Commentary: Fact-Checking Merrick Garland’s ‘Fair’ DOJ

Sep 23, 20239 min read
It might go down as the whopper of the year. During his opening statement to the House Judiciary committee on Wednesday morning, Attorney General Merrick Garland attempted to head off expected criticism from Republicans by insisting his Department of Justice is blind to politics. “[We] apply the same laws to everyone. There is not one set of laws for the powerful and one for the powerless. One for the rich and another for the poor. One for Democrats and another one for Republicans. The law will treat each of us alike.”

Commentary: More Evidence That U.S. Intelligence Analysis Is Broken and Politicized

Sep 23, 20237 min read
Last week, American Greatness reporter Debra Heine reported a bombshell story that a “highly credible” CIA whistleblower has told the House Select Subcommittee on the Coronavirus Pandemic and the House Permanent Select Committee on Intelligence that the CIA “bribed” six of its analysts with significant financial incentives to change their initial conclusion that the COVID-19 pandemic originated from a biolab leak in Wuhan, China and to instead conclude that the virus emerged naturally.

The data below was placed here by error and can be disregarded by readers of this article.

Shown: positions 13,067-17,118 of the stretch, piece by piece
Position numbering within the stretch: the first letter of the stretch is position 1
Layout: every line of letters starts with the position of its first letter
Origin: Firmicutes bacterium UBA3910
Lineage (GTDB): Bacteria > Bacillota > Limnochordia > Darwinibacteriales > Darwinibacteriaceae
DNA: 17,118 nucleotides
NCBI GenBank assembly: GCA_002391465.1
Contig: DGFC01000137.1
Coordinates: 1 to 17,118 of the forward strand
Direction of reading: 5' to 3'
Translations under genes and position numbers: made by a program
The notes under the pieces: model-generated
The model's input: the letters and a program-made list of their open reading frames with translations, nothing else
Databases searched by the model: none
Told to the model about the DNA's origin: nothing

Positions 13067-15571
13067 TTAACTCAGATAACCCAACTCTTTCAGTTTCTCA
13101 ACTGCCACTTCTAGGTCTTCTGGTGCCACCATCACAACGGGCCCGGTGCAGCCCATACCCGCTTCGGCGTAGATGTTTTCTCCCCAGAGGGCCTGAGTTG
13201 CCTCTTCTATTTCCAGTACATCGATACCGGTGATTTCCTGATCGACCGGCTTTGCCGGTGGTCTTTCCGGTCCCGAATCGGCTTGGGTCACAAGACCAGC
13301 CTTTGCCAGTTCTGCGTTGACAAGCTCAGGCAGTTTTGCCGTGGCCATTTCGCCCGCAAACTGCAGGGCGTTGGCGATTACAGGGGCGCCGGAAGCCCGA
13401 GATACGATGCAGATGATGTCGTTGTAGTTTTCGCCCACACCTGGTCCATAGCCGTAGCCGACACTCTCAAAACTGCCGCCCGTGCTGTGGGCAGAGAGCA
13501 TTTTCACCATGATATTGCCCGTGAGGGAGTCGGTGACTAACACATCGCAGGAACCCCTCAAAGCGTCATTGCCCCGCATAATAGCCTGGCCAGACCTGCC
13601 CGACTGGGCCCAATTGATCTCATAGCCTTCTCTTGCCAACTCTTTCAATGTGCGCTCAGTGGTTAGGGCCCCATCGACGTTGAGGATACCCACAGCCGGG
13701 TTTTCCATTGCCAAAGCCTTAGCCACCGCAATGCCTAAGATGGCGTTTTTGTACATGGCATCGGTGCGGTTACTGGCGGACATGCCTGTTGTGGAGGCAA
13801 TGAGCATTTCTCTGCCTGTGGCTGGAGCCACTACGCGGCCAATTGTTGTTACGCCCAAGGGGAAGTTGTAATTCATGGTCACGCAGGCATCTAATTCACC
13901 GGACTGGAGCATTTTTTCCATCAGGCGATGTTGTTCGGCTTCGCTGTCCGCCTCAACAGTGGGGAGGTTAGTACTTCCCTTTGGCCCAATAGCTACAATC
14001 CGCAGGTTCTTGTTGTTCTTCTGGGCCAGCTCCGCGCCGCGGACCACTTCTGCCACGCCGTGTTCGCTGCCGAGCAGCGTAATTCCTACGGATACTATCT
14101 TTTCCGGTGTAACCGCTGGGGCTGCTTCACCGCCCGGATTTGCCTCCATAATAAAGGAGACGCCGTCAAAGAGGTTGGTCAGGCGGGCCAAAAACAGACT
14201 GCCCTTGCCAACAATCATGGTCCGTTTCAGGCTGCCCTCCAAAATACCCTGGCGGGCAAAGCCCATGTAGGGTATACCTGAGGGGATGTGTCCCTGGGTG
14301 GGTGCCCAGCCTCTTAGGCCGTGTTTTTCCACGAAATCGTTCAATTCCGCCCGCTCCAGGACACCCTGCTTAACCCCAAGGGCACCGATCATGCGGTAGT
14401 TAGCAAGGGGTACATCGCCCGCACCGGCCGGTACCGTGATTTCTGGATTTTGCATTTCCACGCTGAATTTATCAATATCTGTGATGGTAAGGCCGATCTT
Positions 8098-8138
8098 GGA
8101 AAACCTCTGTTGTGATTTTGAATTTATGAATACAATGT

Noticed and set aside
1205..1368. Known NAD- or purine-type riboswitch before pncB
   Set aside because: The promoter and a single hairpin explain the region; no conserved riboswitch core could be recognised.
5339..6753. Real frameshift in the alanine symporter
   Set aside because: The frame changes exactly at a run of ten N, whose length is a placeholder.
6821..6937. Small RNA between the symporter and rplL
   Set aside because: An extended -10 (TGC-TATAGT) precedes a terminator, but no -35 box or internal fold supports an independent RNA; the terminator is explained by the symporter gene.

West Point Sued over Race-Based Admissions Process

Sep 23, 20233 min read
On Tuesday, an anti-affirmative action group filed a lawsuit against the U.S. Military Academy at West Point over its race-based admissions process in the aftermath of the Supreme Court’s decision overturning such practices. As reported by Axios, the lawsuit was filed in the U.S. District Court for the Southern District of New York by Students for Fair Admissions (SFA), the same advocacy group that ultimately ended affirmative action through two cases it had filed before the Supreme Court, Students for Fair Admissions v. Harvard and Students for Fair Admissions v. University of North Carolina. In both cases, SFA successfully argued that affirmative action unfairly benefits black and Hispanic students, while disproportionately discriminating against White and Asian students.